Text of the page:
Although the term “Rabbit Films”—named after Kurt Maetzig’s The Rabbit is Me—was given to the films that were banned during the 11th Plenum, I suspect that Spring Takes Time is film that really set off the purge that followed. Especially considering that it premiered a few weeks after the Plenum, and was effectively, albeit accidentally, an indictment of the very behavior that the folks at the Plenum had just demonstrated. How could they not ban it? A look at the film histories of many of the people who worked on this film show that they were more severely punished than the people on most of the other banned films. Stahnke, Mellies, Abeßer, and cinematographer Hans-Jürgen Sasse were all relegated to television after this, with DEFA feature film opportunities for them few and far between, if at all. Günther Simon probably avoided similar treatment because he was, after all, the embodiment of Ernst Thälmann and the West German press would have had a field day if it could be proved that the man who played Thälmann was no longer being cast in films. While the SED could rail against specific aspects of the other banned films, claiming they contained anti-socialist elements, Spring Takes Time was a virtual exposé of their hypocrisy. I can’t help but wonder if some of the films that were banned in the Kahlschlag (a term meaning “clear-cutting,” often used in reference to the films banned during this period) were banned as a smokescreen to hide the fact that Spring Takes Time was the movie they really wanted to be rid of, but to ban it by itself would have called too much attention to the film.

IMDB page for this film.

Buy this film.1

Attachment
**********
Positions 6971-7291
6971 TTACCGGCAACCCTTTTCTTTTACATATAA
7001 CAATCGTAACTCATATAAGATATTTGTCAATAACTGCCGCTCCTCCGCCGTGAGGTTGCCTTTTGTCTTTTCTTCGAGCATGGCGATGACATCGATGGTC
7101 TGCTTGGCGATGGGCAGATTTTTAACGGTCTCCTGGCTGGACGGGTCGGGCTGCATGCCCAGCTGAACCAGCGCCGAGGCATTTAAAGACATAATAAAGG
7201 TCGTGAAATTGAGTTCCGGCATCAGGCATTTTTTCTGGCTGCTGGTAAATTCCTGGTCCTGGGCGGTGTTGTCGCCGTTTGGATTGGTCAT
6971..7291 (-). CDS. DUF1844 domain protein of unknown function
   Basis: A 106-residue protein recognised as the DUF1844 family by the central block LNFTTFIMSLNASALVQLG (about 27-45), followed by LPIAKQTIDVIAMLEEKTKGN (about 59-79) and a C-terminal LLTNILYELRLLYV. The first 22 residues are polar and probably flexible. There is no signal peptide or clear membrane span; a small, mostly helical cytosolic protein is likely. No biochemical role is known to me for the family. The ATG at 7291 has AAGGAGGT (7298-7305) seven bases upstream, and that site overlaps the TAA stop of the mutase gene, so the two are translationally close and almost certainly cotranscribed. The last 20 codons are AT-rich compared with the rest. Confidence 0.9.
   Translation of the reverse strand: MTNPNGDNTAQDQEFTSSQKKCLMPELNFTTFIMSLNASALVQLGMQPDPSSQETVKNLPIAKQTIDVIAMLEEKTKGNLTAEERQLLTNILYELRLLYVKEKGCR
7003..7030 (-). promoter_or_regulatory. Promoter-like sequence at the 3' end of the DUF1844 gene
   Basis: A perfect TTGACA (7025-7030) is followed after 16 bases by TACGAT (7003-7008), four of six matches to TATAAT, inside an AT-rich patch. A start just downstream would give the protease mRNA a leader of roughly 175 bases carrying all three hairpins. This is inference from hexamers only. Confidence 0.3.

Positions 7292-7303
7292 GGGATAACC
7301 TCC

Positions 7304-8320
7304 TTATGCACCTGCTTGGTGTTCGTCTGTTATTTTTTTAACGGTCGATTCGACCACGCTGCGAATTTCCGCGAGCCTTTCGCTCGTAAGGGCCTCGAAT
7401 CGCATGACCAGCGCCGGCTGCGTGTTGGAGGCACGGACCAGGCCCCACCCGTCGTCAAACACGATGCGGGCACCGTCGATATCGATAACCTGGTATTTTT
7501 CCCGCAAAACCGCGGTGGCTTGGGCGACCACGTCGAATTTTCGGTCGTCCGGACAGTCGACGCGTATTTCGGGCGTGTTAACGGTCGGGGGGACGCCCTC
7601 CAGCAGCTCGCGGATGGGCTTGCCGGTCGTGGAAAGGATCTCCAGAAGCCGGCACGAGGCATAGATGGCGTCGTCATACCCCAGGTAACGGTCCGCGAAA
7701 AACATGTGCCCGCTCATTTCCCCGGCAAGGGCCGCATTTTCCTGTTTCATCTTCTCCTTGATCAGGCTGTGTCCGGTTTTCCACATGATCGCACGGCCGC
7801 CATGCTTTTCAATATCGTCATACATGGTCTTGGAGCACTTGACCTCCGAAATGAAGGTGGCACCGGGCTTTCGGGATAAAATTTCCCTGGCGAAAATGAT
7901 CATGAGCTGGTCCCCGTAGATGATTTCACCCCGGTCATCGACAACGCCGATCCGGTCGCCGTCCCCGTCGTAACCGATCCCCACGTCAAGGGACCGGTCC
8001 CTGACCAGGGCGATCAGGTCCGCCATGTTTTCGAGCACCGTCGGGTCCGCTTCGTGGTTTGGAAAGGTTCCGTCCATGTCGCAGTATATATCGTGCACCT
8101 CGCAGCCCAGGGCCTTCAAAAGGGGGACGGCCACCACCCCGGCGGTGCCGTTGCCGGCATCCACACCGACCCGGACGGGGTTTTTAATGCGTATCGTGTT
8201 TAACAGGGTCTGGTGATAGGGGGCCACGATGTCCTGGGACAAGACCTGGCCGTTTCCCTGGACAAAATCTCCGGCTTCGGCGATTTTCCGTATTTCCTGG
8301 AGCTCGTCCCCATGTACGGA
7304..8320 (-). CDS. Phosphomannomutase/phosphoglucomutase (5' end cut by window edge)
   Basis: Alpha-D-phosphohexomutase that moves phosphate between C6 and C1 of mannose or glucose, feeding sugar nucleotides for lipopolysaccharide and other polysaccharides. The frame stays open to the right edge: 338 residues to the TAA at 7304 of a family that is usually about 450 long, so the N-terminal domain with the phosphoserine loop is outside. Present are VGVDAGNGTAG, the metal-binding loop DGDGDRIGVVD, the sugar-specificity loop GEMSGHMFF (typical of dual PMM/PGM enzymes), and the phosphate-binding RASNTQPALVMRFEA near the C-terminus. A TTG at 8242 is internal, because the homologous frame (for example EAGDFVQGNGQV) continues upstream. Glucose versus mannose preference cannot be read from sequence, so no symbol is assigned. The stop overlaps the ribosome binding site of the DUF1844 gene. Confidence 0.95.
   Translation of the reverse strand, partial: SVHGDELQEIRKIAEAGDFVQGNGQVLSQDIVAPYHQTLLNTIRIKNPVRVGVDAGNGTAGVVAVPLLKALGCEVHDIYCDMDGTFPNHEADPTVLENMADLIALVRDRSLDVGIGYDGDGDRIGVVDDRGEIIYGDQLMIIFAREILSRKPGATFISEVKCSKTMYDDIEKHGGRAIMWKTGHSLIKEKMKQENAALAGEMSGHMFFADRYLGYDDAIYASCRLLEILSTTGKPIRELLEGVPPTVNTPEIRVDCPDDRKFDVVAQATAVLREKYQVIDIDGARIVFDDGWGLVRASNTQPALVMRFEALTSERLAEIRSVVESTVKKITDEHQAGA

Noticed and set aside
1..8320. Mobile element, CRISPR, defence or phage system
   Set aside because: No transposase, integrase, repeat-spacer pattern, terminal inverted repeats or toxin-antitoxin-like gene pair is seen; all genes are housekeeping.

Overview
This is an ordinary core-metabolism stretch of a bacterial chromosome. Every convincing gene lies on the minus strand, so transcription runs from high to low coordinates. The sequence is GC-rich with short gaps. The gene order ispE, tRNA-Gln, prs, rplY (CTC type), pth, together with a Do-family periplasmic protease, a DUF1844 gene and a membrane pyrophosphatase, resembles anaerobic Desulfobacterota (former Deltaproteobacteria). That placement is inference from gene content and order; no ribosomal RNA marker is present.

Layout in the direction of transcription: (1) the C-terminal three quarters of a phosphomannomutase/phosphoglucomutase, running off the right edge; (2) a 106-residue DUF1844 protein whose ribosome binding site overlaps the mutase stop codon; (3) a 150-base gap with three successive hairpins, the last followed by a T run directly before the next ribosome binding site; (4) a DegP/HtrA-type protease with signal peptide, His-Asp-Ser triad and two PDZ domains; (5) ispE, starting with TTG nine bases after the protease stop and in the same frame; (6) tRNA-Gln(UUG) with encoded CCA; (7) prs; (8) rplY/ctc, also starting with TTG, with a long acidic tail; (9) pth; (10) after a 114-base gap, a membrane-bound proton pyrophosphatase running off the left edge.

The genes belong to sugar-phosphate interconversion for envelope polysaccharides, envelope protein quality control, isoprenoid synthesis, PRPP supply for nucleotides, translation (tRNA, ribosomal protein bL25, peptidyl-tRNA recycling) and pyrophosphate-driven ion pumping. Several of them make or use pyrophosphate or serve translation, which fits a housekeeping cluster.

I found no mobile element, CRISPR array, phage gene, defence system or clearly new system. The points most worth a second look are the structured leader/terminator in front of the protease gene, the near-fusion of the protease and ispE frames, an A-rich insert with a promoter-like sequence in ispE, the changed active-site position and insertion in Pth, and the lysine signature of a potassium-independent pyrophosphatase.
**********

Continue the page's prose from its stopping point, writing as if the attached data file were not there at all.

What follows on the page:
1. The DVD also includes Stahnke’s short film Monolog for a Taxi Driver (1962).

Just Don't Think I'll Cry

Ever wonder what it would be like to be James Dean growing up in East Germany? Look no further than Just Don’t Think I’ll Cry (Denk bloß nicht, ich heule), which captures that same inchoate teenage angst, but from an East German perspective. This film could not have been made before 1963. That was the year SED published its Youth Communiqué, which stated that young people should not passively attend school, but should be encouraged to be participate in the educational process. Filmmakers began to explore this topic as a basis for films. Perhaps if Just Don’t Think I’ll Cry had been made in 1964, it might have made it into the movie theaters. Unfortunately it was made in 1965, which put it squarely in the crosshairs of the 11th Plenum. The film didn’t stand a chance. It was shelved and didn’t see the light of a projector until after the Wende.

Just Don’t Think I’ll Cry is the story of a rebellious young man named Peter who has been kicked out of high school for writing an essay critical of the state. He hangs around with a bunch of other Halbstarken (usually translated as “juvenile delinquents,” but translated here as ”punks”), who spend their time carousing and generally behaving badly. Peter meets Anne, the daughter of a man who spent the war in a concentration camp for his communist views. The man runs the local agricultural collective, and, as one might imagine, Peter’s irritation with the state of things doesn’t go over well with him. As with Dean’s character in Rebel Without a Cause, much of Peter’s rebelliousness stems directly from his relationship with his father, but in Nicholas Ray’s film, it is Jim’s disgust for his father’s weak-will that spurs his behavior. In Just Don’t Think I’ll Cry, Peter’s attitudes toward the GDR are the result of his adulation of his step-father, a bitter drunk who passes on his hatred of the state to Peter.